Tuesday, May 4, 2010

Bicycle Corral

By Will Allen

One of the most unique bicycle facilities observed on the trip was a bicycle corral located at the intersection of Rue Berri and Rue Cherrier.  What makes this facility so unique is creativity and ingenuity to provide safe movements of bicycles through a very non-conventional 4-approach intersection. 

The east intersection approach (Rue Cherrier) consists of two approach lanes and a two-way cycle track.  The cycle track does not continue straight through the intersection, but rather makes a left turn onto Rue Berri.  The southern intersection approach (Rue Berrier) consists of 5 indivudual lane groups:
  1. Rue Berri northbound
  2. Rue Berri southbound
  3. Rue Berri northbound frontage road fromRue Sherbrooke
  4. Rue Berri southbound frontage road to Rue Sherbrooke
  5. Rue Berri Cycle Track
Simply put, this intersection is complex even without the cycle track - not to mention a cycle track that turns left through the intersection. 

To provide safe bicycle passage through this intersection, a corral made of bollards has been constructed at the northwestern corner of the intersection.  This area serves as a waiting area for cyclists who have crossed one street and are waiting cross the second street once the traffic signal phase has changed.   The benefit of this waiting area is that cyclists do not need to make a left turn through opposing traffic-where judging acceptable gaps can be stressful and may lead to serious injury.

To further enhance the overall safety and operations of this intersection, special bicycle traffic signals were installed to provide safe crossing intervals.  Further discussion on these signals is found in subsequent posts.

Traffic Signals and Bicycle Coordination

by Nicole Serafin

One of the great things about Montreal is the harmony between pedestrians, cyclists, and motorists. Unlike Boston, each and every user of the road is not only aware of, but respects other users. This means that pedestrians wait to cross the road, while motorists yield to cyclists while turning, etc.

The traffic signal coordination is awesome! The signals are set up so that initially everyone gets a green through arrow. This allows cyclists to continue along the bike lane or cycle track, as well as pedestrians to start crossing the cross street prior to vehicles being able to make turns. After a few seconds, vehicles will then get a green ball, or other permission to turn.

Similar to a Leading Pedestrian Interval (LPI), by allowing cyclists and pedestrians to move into the intersection prior to turns being allowed, the number of conflicts is greatly reduced. The idea is that accidents that may be caused by a right hook, or left cross are reduced since the pedestrian or cyclist will be occupying the crosswalk well before a vehicle. Even if they are still occupying the space, their presence is very evident to drivers.

This configuration of signals differs from an LPI that we may be use to, because instead of holding traffic completely for a few seconds, through traffic that would not be in conflict with the pedestrians or cyclists is allowed to continue. This results in short cycle times, less delay, and results in better intersection operation. This coordination works well for all users, and is something I would like to see used more often in the United States.

Monday, May 3, 2010


By Jack Nguyen

BIXI is the greatest idea ever! When we first got there, we had to walk about an hour on St. Catherine Street just to explore the town. At night when everyone was not their self, I left to explore town and eat Burger King. I was really frustrated because Burger King was so far and took so long to walk there.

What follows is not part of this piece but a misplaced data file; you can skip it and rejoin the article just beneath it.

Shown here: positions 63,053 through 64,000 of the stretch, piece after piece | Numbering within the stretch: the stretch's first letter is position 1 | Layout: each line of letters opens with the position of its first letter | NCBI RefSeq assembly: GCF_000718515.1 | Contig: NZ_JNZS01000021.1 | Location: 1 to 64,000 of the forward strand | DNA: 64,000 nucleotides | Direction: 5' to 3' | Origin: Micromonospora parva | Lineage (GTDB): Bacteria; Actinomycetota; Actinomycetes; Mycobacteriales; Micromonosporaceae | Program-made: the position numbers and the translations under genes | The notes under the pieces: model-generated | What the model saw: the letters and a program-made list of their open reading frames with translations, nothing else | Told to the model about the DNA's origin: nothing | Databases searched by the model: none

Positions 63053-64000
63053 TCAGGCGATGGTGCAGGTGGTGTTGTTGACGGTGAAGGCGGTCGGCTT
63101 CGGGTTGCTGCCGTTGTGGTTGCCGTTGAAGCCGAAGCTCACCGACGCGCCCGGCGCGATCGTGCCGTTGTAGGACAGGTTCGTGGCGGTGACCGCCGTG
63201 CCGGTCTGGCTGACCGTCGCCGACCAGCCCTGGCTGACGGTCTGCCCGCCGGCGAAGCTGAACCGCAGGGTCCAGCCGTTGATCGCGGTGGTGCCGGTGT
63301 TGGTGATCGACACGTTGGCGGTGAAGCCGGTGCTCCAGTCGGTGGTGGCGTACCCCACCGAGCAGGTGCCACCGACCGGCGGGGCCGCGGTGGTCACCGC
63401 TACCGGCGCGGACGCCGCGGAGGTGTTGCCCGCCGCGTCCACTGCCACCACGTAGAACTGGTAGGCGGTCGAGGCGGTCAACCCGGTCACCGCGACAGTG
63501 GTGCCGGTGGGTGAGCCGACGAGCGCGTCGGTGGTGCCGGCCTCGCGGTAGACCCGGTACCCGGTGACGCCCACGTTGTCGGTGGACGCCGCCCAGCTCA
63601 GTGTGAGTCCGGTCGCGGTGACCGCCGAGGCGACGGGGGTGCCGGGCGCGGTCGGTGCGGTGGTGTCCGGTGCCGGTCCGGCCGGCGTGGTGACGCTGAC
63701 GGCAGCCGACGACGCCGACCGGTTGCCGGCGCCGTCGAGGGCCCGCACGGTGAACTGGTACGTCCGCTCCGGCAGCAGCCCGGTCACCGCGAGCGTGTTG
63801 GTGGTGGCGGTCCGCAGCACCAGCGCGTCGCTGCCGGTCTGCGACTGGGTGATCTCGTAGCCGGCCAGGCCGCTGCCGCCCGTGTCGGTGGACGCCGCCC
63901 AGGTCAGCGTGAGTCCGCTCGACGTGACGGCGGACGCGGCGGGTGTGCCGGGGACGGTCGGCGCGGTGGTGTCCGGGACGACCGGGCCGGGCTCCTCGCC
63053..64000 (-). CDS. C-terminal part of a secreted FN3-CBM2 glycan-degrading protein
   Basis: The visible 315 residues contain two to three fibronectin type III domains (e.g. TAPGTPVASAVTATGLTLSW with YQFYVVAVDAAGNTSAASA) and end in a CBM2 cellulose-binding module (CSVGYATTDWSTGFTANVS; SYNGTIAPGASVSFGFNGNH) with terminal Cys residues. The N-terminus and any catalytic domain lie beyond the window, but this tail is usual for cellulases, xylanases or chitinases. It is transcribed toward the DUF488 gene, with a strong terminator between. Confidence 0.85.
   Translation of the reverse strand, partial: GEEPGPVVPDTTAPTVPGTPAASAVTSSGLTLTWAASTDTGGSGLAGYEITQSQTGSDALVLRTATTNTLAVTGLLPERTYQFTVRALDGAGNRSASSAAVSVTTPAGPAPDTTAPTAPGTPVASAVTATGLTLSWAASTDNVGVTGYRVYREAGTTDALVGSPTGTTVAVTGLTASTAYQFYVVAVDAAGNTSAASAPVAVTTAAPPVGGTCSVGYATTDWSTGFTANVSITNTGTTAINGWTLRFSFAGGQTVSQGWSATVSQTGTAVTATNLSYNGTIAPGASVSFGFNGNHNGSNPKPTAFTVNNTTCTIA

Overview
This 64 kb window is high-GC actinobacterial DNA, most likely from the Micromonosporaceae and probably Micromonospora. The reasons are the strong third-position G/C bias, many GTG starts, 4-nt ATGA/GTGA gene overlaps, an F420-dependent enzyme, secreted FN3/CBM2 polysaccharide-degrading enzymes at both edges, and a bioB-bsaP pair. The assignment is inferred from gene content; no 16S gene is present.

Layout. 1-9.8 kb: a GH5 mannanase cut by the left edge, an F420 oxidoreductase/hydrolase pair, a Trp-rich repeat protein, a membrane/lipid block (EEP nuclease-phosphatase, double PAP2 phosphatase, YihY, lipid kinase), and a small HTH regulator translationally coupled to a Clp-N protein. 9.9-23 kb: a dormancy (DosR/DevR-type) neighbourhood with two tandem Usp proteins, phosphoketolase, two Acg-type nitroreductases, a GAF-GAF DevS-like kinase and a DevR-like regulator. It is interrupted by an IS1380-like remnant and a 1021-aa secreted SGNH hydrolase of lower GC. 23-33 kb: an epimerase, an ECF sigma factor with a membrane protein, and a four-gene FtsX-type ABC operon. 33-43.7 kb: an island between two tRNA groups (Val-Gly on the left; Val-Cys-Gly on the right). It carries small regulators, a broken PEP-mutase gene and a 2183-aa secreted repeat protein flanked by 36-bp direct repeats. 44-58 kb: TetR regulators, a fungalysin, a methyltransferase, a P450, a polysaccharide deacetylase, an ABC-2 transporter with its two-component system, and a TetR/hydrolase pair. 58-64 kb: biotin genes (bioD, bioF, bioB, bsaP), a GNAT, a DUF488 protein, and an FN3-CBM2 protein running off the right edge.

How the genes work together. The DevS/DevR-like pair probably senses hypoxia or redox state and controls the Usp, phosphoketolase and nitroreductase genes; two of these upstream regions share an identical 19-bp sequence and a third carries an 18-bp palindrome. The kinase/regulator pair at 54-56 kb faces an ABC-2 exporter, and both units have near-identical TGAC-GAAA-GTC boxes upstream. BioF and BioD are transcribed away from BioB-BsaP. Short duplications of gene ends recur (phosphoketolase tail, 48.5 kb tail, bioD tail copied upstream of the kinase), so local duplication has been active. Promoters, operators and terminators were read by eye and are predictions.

The next day, Will and his girlfriend showed us how to rent the BIXI Bikes. At first I thought these bikes were so ugly and the tires are worn and there were only three speeds which to me was too slow. I thought why would anyone want to ride theses? Then I rode one and was blown away. It was a bit hot out and riding in second and third gear was fast enough to cool me down. I loved it.

The BIXI Bike itself is simply designed with a basket like frame in front and wheel and chain guards. The Bike itself is a bit heavy, but it was not that hard to ride it. The pedals power the lights that flash in the front and rear which was really cool at night. In that way motorists could see the cyclists. The BIXI machine itself is highly impressive. It had solar panels to power itself. BIXI looks very "green" and self sustainable.

There were some cons to using BIXI:
  • There is only a thirty minute use every time you use it
  • BIXI bikes are pretty much the same. There is no variety in the design of the bike but the gears. Most of the bikes have three gears, but I somehow came across one with seven gears. That bike was very fast.
  • At night, the BIXI parking was either full or was empty. It proved hard to find parking when it was full. It was frustrating to find a bike when it was empty. 
  • It does not provide helmets for protection.
  • It does not give a map to show the common cycle tracks/bike routes.
  • It does not accept cash.

Overall, I still like BIXI. I would like BIXI to come to Boston since I do not like walking from Northeastern to downtown. That just takes too long. I would recommend BIXI to strategically place their parking spots near MBTA stations and price their bikes per ride less than a train ride instead.

Since using BIXI, Steve and I loved it. We used it to ride from a restaurant to go to a club. It was such good exercise while transporting ourselves to our destination. Whether it was from a hotel to a restaurant, or Wanda's, BIXI was there for us. I would like to propose a bike rental program between the schools on Huntington Ave to downtown Boston. BOSTON FOR BIXI!